IMF Deputy Managing Director Kato Visits Ethiopia and Discusses Global Economic Challenges with the African Union

Press Release No. 09/22
February 3, 2009

Deputy Managing Director of the International Monetary Fund (IMF), Takatoshi Kato, attended the African Union (AU) Summit in Addis Ababa, Ethiopia, on February 1-3, 2009. Mr. Kato issued the following statement today at the conclusion of the Summit:

"I would like to thank President Jean Ping of the African Union Commission for his invitation to participate in the Summit. I had the privilege to meet Prime Minister Meles Zenawi of Ethiopia and other leaders. All leaders expressed a strong desire for the IMF to remain fully engaged in supporting their efforts to address the consequences of the global financial crisis and to help implement economic reforms and poverty-reduction programs in Africa.

"The global financial crisis presents tremendous challenges for Africa, notwithstanding laudable progress over the past 10 years to put in place sound and sustainable economic policies that have delivered robust growth and low inflation. The fruits of these efforts, which together with debt relief, have resulted in low levels of public debt, relatively sound financial systems, and a rise in living standards, are now at risk.

"The effects of the crisis are more significant than widely anticipated a few months ago, largely because the downturn in the advanced economies has been stronger than expected, commodity prices have dropped more sharply than anticipated, generalized external funding pressures have surfaced, and the risk appetite among foreign investors in Africa has deteriorated.

"By now, the impact of the crisis is felt all over Africa, though the main transmission channels vary. Africa needs to cope with the global slowdown in growth, which reduces demand for its exports of goods and services. Frontier and emerging market countries in the continent are especially affected through their more global financial links, including bond and equity markets. Commodity exporters are suffering a significant terms of trade loss. And fragile states, which are dependent on very concessional financing and are inherently in vulnerable social and political situations, are also at risk of being affected.

"The priority for Africa and for the international community needs to be preservation of the significant achievements in Africa over the past decade. Governments should not lose sight of their medium-term development goals. Contingency plans for the government budget should be put in place to deal with the possibility of a deepening of the financial crisis. The crisis is also a good opportunity to strengthen monitoring of the financial systems, and, more generally, countries should seize this opportunity to move ahead more quickly and decisively with macroeconomic and structural reforms to boost growth prospects.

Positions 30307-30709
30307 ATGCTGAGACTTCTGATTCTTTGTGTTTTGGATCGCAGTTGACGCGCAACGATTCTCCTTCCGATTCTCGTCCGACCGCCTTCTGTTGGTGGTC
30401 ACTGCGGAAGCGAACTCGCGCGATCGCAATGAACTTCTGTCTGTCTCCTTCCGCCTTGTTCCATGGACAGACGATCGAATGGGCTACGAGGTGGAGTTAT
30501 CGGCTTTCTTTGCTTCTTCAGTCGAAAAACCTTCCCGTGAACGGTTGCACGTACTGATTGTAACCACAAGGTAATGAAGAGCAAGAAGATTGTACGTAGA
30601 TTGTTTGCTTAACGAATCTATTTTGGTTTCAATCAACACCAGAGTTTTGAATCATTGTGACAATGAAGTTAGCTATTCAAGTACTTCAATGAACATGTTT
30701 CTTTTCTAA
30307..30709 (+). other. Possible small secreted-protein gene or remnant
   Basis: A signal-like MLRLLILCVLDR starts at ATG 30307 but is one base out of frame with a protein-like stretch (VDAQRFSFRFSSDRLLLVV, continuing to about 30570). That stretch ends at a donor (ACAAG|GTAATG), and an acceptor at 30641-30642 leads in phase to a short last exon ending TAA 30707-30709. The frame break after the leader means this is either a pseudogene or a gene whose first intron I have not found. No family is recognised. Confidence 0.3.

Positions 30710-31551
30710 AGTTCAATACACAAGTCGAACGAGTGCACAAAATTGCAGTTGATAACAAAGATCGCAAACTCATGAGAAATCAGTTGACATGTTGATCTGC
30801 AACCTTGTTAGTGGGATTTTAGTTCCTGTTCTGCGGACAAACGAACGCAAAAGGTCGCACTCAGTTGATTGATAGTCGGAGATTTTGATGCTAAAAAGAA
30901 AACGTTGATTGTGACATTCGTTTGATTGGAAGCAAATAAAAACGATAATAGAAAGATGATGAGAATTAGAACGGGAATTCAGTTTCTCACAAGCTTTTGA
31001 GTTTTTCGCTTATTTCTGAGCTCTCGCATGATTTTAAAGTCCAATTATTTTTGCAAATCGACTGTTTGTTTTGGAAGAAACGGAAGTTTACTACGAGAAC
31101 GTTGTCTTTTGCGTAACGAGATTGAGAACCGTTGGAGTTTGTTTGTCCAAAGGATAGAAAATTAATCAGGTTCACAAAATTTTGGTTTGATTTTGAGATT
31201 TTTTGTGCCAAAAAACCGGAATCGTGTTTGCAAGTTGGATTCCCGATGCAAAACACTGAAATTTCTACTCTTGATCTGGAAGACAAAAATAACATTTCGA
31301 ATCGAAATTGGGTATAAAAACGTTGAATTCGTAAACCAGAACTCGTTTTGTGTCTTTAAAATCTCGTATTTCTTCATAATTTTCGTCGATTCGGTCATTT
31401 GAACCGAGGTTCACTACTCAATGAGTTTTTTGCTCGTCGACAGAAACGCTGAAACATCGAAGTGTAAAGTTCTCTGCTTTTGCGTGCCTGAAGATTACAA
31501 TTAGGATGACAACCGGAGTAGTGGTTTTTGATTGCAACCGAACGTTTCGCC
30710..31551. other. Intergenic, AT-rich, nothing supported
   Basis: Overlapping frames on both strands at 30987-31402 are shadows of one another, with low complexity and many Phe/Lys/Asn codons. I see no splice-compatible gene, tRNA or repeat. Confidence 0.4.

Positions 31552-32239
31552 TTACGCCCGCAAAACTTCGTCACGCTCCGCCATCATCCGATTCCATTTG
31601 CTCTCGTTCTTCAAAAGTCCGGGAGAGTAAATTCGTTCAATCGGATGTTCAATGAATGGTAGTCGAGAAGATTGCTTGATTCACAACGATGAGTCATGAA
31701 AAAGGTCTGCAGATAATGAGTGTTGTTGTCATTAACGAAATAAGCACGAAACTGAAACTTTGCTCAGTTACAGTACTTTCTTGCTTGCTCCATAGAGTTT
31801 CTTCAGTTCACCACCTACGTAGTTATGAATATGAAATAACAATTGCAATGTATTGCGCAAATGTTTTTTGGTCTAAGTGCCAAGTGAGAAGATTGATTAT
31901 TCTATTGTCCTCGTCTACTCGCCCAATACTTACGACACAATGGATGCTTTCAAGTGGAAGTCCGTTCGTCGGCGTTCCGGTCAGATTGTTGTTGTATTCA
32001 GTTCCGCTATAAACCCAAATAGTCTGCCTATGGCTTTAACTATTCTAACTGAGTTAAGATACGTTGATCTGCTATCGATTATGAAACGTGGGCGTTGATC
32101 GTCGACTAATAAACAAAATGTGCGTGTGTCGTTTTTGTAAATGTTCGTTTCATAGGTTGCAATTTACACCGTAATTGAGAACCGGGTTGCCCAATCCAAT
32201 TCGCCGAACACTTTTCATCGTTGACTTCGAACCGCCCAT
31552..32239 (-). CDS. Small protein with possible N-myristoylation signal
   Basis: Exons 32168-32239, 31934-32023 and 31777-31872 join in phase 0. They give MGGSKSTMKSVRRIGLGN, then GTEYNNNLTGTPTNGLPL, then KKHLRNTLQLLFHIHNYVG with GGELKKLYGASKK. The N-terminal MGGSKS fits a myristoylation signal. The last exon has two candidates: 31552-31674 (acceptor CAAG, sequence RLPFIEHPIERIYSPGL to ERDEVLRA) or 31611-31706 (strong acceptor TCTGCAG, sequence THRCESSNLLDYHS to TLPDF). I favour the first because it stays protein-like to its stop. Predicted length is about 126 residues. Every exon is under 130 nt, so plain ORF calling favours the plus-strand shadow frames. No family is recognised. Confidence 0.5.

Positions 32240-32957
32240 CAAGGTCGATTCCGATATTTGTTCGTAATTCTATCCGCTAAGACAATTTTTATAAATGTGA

"The IMF is committed more than ever to assist governments in the best possible way to adjust to the crisis and get back on track to achieve ambitious development goals. Ethiopia is a very good example of Fund engagement in Africa to deal with those challenges. The country was adversely affected by last year's sharp increase in international commodity prices. The global economic turmoil is likely to worsen the balance of payments and reduce economic growth.

"In my meeting with Prime Minister Meles, I commended the Ethiopian authorities for having adopted an appropriate macroeconomic policy package to address the challenges. The package includes domestic fuel price adjustments, substantial fiscal and monetary policy tightening, exchange rate adjustment, and, crucially, measures to protect vulnerable groups. Implementation of the policy package is expected to help ease the pressures on domestic prices and the balance of payments significantly. In support of this package, the IMF has recently approved a US$50 million concessional loan under the Exogenous Shocks Facility.

"The global financial crisis and its impact on Africa is also the key topic on the agenda of the high-level conference that President Jakaya Kikwete of Tanzania and the IMF will co-host in Dar es Salaam on March 10-11. Entitled "Changes—Successful Partnerships for Africa's Growth Challenges," the event will bring together policy makers, the private sector and civil society from all over Africa and beyond. Drawing on Africa's achievements over the past decade, the primary objective of the conference is to discuss how to ensure that the global financial crisis does not jeopardize Africa's hard-won gains. The IMF is ready to play its part in that effort."



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